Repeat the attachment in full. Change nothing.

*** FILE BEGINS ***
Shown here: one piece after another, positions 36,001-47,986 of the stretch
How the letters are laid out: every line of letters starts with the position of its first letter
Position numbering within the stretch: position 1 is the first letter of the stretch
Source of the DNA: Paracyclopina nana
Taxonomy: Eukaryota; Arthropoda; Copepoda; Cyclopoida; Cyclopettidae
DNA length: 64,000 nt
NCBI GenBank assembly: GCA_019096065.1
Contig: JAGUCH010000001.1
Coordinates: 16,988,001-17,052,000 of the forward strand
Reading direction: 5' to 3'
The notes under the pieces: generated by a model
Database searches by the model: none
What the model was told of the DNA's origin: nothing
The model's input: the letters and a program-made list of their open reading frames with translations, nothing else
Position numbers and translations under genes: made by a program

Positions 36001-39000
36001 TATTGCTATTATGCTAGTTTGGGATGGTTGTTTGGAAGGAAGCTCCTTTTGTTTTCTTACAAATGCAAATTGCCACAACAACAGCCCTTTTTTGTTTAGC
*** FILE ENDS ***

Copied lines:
Shown here: one piece after another, positions 36,001-47,986 of the stretch
How the letters are laid out: every line of letters starts with the position of its first letter
Position numbering within the stretch: position 1 is the first letter of the stretch
Source of the DNA: Paracyclopina nana
Taxonomy: Eukaryota; Arthropoda; Copepoda; Cyclopoida; Cyclopettidae
DNA length: 64,000 nt
NCBI GenBank assembly: GCA_019096065.1
Contig: JAGUCH010000001.1
Coordinates: 16,988,001-17,052,000 of the forward strand
Reading direction: 5' to 3'
The notes under the pieces: generated by a model
Database searches by the model: none
What the model was told of the DNA's origin: nothing
The model's input: the letters and a program-made list of their open reading frames with translations, nothing else
Position numbers and translations under genes: made by a program

Positions 36001-39000
36001 TATTGCTATTATGCTAGTTTGGGATGGTTGTTTGGAAGGAAGCTCCTTTTGTTTTCTTACAAATGCAAATTGCCACAACAACAGCCCTTTTTTGTTTAGC